There have been six periods of prolonged underperformance since 1926 in which pure value factors suffered over a business cycle.3 While growth and momentum may outperform in certain environments, mean reversion remains one of the most powerful tools investors have at their disposal. It is the potential for underperformance that creates the idiosyncratic risk that value investors can take advantage of in the first place. Since 1991, there have been four distinct windows across eight periods in which active outperformed passive strategies. Active strategies also tend to perform better when value beats growth, international equities outperform U.S. equities, and small-cap stocks are more attractive than large-cap stocks.7
The anecdote for overcrowding
We believe that the increasing prevalence of index funds and the growth of smart beta strategies aren't having an impact, but along with the rise of passive management has been a growing tendency of crowding into certain factors. High long-term growth, high margins, and high momentum currently sit as the top three crowded factors across regions.
The volatility and potential loss that can result from overcrowding will become more frequent and severe along with continued adoption of quantitative heavy smart beta strategies. A systematic approach is necessary for fundamental managers to capture the full breadth of the investable universe while delivering higher active share and tracking error that are attributed to outperformance. As the passive versus active debate dissolves, investors will likely be more focused on the kind of activity a particular fund manager engages in, be it strategic factor exposure, timing, or stock picking.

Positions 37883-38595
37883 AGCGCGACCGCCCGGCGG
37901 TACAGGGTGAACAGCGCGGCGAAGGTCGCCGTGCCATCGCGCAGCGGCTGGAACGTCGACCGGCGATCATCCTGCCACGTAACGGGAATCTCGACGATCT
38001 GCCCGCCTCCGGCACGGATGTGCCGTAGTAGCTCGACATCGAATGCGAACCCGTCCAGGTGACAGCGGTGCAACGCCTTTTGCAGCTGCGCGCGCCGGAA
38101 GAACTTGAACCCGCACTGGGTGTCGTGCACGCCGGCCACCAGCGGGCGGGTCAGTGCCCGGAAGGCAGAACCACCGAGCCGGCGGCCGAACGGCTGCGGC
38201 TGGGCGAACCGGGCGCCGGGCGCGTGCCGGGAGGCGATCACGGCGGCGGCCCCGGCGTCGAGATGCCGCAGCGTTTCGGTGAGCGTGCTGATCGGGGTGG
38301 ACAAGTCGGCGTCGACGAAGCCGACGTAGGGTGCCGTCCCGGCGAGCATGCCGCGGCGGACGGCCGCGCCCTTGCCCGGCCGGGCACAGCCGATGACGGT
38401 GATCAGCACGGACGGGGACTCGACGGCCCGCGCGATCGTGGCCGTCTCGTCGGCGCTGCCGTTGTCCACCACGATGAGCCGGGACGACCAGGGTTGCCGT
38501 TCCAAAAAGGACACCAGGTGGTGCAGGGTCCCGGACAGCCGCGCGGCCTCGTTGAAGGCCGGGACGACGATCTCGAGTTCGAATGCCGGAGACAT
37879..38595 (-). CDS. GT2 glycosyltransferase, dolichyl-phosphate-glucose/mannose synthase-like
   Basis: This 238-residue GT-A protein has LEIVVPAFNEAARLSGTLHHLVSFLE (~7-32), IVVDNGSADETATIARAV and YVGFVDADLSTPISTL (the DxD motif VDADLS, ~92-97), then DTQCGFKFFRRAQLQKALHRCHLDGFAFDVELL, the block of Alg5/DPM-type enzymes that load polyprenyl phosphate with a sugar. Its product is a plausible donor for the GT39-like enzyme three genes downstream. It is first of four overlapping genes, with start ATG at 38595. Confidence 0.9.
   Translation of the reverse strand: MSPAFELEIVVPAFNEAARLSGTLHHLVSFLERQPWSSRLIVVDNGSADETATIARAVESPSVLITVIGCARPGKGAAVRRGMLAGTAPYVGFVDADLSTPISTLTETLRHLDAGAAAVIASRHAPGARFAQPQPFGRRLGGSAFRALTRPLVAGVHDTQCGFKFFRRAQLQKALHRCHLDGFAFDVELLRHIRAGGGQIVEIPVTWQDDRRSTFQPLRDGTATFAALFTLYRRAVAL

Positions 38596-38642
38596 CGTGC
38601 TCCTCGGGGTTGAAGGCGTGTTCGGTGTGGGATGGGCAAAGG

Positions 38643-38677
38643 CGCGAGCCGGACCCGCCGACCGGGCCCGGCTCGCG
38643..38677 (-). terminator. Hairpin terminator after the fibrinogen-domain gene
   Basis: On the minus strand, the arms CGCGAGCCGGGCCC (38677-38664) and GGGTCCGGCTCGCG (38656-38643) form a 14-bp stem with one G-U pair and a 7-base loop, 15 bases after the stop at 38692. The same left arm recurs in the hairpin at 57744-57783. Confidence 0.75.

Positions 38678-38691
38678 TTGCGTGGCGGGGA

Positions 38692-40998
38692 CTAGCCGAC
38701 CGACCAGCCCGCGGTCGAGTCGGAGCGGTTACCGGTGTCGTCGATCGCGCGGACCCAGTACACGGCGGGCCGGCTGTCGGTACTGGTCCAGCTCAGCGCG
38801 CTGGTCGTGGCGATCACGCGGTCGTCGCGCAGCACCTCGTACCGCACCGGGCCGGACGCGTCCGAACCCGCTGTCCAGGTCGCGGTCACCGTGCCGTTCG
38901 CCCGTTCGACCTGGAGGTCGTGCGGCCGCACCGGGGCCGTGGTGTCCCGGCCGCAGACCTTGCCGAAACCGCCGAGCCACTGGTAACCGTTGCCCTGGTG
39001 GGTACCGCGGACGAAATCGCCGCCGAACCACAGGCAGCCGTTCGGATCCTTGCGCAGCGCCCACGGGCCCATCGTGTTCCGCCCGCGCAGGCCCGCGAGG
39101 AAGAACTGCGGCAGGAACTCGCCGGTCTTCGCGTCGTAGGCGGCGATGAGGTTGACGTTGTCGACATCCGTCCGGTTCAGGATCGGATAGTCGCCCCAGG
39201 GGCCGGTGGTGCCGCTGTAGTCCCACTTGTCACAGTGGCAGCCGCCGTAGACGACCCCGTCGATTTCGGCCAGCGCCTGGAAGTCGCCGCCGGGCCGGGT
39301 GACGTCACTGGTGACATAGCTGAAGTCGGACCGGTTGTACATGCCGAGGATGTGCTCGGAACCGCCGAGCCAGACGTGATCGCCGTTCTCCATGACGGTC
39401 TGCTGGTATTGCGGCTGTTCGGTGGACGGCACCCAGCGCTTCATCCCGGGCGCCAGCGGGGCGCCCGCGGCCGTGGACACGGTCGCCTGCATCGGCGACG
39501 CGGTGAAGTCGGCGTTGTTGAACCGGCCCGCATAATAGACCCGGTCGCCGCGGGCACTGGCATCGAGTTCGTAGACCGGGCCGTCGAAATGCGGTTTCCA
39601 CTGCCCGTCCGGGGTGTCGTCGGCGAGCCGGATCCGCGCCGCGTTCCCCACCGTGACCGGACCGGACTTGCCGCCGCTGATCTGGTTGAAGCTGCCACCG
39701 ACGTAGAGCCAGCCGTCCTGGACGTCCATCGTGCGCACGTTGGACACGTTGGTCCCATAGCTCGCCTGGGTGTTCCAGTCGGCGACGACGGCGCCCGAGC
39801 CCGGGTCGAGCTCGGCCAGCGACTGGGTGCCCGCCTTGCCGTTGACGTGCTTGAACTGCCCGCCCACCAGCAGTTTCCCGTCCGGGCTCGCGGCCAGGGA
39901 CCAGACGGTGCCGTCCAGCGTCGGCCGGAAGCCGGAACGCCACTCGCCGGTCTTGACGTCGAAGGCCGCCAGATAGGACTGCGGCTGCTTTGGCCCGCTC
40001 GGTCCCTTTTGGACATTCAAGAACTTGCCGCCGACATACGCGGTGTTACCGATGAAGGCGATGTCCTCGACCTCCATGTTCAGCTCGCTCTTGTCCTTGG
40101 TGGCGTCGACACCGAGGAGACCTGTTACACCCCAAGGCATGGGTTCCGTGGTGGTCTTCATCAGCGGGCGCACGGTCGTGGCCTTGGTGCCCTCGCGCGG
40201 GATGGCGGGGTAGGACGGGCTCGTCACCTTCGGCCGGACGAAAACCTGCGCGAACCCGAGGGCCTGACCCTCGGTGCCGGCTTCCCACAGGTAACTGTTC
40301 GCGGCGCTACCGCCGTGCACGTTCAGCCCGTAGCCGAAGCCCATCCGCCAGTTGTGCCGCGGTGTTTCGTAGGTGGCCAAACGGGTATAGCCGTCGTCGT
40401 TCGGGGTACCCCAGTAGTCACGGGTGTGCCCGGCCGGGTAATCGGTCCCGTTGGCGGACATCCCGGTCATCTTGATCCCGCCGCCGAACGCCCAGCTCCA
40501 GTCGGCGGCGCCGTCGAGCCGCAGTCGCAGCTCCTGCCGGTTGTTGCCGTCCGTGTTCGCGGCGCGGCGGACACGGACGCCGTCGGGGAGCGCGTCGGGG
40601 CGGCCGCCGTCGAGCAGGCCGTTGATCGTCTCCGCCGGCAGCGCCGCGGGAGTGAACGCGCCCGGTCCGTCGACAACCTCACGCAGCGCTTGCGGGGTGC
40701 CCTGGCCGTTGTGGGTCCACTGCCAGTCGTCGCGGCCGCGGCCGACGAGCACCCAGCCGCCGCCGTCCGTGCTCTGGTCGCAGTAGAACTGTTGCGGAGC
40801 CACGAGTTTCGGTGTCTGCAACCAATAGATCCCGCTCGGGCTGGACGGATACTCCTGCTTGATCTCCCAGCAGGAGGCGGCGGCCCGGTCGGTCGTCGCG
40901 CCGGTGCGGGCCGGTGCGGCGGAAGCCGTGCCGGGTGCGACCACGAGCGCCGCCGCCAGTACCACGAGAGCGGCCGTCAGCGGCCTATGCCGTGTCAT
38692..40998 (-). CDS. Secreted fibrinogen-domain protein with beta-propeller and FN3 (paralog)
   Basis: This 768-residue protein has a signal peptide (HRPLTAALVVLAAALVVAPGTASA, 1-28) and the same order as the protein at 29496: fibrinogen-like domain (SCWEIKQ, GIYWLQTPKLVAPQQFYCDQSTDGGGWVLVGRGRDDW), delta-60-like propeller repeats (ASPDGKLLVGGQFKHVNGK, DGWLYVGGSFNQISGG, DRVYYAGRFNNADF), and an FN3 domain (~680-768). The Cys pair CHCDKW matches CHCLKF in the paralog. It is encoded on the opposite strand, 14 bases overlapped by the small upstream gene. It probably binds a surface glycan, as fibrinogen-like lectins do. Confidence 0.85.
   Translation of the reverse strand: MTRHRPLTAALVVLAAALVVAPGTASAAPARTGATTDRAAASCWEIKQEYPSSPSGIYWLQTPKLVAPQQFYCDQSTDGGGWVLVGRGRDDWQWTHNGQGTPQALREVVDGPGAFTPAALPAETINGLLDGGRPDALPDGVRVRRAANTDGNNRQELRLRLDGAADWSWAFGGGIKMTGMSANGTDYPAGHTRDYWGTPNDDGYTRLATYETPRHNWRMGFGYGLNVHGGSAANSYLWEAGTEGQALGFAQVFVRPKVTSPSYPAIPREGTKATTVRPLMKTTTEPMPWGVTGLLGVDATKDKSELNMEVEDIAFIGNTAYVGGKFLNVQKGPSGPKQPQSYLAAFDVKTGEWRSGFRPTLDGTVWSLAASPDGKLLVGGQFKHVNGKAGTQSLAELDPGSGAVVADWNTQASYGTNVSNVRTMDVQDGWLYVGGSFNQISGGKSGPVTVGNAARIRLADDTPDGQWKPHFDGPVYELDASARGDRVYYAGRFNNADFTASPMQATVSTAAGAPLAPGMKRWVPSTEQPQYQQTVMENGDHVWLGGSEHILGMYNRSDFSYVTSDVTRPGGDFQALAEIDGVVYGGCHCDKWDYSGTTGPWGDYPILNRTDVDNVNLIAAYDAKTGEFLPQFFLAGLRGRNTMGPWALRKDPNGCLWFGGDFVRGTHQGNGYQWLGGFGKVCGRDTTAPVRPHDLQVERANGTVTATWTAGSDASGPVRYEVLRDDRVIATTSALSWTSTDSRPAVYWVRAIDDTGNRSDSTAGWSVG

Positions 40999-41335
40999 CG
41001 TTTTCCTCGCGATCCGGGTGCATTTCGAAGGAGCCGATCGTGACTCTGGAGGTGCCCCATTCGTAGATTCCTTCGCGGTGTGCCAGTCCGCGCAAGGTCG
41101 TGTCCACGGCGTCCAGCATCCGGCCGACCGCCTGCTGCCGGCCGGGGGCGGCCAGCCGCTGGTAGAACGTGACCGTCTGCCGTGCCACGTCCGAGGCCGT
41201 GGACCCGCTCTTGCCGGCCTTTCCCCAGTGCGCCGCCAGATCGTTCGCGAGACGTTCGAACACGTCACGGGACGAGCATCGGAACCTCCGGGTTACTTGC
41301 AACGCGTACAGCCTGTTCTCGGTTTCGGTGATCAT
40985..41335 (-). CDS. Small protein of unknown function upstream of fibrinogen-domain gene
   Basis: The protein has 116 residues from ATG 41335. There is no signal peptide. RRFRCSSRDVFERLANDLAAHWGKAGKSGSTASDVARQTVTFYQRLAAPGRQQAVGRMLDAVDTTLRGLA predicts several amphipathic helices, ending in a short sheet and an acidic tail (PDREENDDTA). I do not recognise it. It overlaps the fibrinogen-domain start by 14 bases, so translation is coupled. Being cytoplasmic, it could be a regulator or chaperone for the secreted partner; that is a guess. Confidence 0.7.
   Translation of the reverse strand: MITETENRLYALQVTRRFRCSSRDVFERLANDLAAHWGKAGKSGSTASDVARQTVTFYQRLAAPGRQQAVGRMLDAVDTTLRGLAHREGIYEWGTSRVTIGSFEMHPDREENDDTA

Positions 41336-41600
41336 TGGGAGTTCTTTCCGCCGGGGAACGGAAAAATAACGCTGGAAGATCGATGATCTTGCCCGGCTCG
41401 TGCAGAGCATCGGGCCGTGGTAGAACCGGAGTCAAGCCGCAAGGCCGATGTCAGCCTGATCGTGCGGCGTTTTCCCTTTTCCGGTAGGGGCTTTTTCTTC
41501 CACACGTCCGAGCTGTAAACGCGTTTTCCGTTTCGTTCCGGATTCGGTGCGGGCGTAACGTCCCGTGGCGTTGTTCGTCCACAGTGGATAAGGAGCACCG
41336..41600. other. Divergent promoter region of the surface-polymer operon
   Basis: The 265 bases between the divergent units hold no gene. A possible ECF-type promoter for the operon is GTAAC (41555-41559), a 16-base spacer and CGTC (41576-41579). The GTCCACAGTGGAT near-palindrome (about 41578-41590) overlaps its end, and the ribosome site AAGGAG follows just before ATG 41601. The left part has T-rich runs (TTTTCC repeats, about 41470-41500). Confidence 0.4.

How our process relates to the debate
We believe that managers who consistently generate the idiosyncratic returns that will be so critical in a low return, high factor crowding environment will be able to demonstrate the alpha only active managers can deliver. Our analysis-driven process allows us to isolate the tails of distribution to create a target-rich environment in which we assess a company's valuation, fundamentals, and momentum. This guides us to areas of the market underweighted by those who base and fill out their models through economic forecasts or other macroeconomic factors. Our systematic, bottom-up approach generates alpha-driven trades that are completely independent of composite rankings and features all of the characteristics now in vogue as the market reshuffles amid the evolving financial landscape.
1 “In Defense of Active Management,” Bernstein Research, 2016.
2 Morningstar, as of 7/31/16.
3 S&P, Dow Jones, as of 7/31/16.
4 “Public Pension Plan Investment Return Assumptions,”nasra.org, February 2016.
5 “Patient Capital Outperformance: The Investment Skill of High Active Share Managers Who Trade Infrequently,“ Cremers and Pareek, December 2015.
6 “Is Active Management Dead? Not Even Close,”cfainstitute.org, 7/26/16.
7 “Active vs. Passive: A Three-Club Headwind,” Scott Opsal, leutholdfunds.com, July 2016.